The five light candelabra are each modelled as figures of winged victory holding a quiver of arrows issuing five musical horn-shaped branches, on a square red marble base with circular ormolu wreaths with an ormolu ribbon and bow on all four sides.
Vergoldete Bronzen by Hans Ottomyer/Peter Proschel p335 fig 5.2.18 show a similar pair by Claude Galle that were delivered to The Grand Trianon at Versailles in 1809.
Les Bronzes Ornamentaux et les Objets Montes by Giacomo et Rozenn Wannenes p377 show a similar pair with the same square bases and ormolu wreaths and were made for the Russian Imperial family and are attributed to Thomire.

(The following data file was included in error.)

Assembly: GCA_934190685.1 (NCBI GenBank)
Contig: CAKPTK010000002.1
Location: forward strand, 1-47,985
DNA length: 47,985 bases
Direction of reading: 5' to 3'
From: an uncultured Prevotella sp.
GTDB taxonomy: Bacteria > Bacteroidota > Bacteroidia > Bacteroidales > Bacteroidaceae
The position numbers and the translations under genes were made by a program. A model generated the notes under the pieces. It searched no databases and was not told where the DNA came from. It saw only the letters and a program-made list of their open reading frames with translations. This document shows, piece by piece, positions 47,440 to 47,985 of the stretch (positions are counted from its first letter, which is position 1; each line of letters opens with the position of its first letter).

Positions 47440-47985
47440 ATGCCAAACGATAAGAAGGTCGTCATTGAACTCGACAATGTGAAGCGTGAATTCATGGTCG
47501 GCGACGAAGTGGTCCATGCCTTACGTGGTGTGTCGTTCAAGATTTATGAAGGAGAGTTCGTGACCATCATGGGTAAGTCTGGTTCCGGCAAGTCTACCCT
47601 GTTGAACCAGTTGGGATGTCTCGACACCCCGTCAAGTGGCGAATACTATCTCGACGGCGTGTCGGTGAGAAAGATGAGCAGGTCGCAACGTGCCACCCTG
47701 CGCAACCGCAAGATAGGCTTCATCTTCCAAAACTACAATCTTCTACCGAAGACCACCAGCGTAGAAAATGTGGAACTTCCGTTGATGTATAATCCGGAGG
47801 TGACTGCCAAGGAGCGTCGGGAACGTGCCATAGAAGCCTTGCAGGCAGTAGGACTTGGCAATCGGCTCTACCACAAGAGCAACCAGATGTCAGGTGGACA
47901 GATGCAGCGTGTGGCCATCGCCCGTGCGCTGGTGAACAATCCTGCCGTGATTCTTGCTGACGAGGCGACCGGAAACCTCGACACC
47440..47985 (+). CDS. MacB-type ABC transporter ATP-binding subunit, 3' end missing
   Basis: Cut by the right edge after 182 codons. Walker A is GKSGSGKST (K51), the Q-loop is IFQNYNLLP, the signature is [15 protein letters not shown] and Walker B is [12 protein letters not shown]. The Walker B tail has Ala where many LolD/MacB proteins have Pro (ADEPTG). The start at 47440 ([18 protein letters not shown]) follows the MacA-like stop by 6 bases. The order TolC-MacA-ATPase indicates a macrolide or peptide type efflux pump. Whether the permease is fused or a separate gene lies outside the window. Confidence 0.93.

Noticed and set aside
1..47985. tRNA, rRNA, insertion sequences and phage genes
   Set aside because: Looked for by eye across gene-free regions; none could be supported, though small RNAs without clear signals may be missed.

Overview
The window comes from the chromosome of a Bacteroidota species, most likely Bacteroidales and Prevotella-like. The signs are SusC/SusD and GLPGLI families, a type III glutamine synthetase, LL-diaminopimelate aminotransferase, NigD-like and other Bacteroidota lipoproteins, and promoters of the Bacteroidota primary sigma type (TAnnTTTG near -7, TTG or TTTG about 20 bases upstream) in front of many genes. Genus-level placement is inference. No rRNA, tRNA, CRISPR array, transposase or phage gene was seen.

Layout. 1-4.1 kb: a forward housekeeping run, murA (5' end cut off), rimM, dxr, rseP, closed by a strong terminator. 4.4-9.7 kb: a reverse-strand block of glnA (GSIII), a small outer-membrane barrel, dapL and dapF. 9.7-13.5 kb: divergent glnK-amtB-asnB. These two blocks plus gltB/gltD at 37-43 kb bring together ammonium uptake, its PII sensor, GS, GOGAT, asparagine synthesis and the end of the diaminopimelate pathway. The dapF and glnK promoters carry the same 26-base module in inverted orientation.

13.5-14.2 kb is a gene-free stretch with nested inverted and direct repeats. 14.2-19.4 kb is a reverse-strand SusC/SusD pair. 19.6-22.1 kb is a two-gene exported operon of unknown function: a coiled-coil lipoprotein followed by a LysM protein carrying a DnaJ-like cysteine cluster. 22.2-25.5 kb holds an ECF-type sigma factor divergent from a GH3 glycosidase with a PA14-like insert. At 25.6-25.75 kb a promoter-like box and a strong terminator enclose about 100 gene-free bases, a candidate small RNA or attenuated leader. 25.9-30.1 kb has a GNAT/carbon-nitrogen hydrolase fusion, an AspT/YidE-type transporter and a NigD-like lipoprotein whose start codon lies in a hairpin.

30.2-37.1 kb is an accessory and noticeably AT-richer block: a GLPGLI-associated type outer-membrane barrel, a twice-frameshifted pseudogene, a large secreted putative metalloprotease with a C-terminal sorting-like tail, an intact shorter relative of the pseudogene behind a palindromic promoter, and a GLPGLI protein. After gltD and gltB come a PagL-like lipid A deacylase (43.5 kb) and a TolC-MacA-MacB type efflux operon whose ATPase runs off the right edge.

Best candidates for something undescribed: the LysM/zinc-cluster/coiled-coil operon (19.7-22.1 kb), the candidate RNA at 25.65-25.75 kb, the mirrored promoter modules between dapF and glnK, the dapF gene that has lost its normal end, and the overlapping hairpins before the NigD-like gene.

He was the most prominent bronzier, or producer of ornamental patinated and gilt-bronze objects and furniture mounts of the Empire period. He established the highest standard in refined finish in the craft that the French called that of the fondeur-ciseleur, "founder-finisher". In his pre-Revolutionary training, Thomire appeared first as a ciseleur, in the division of duties that went into the production, for example, of a set of gilt-bronze wall-lights delivered for Marie-Antoinette's card-room, her Salon des Jeux at Compiegne. He had received his training in the workshop of Pierre Gouthiere, the outstanding Parisian ciseleur-doreur working in the Louis XVI style, before establishing his own shop in 1776. He gradually assumed the leading position of his former master. Under the Empire, Thomire purchased the fashionable premises in rue Taitbout, Paris. When he exhibited in the 1806 Exposition Publique des Produits de l'Industrie, the first time a bronzier was permitted among the exhibiters, he gained a gold medal. At the height of his business, Thomire employed six or seven hundred workers. A great number of the bronzes by Thomire in the Imperial residences had been commissioned, but further bronzes were supplied as collateral for a loan that was extended to Thomire in 1807 and which he was unable to repay, which consequently passed into the Imperial collection in 1811.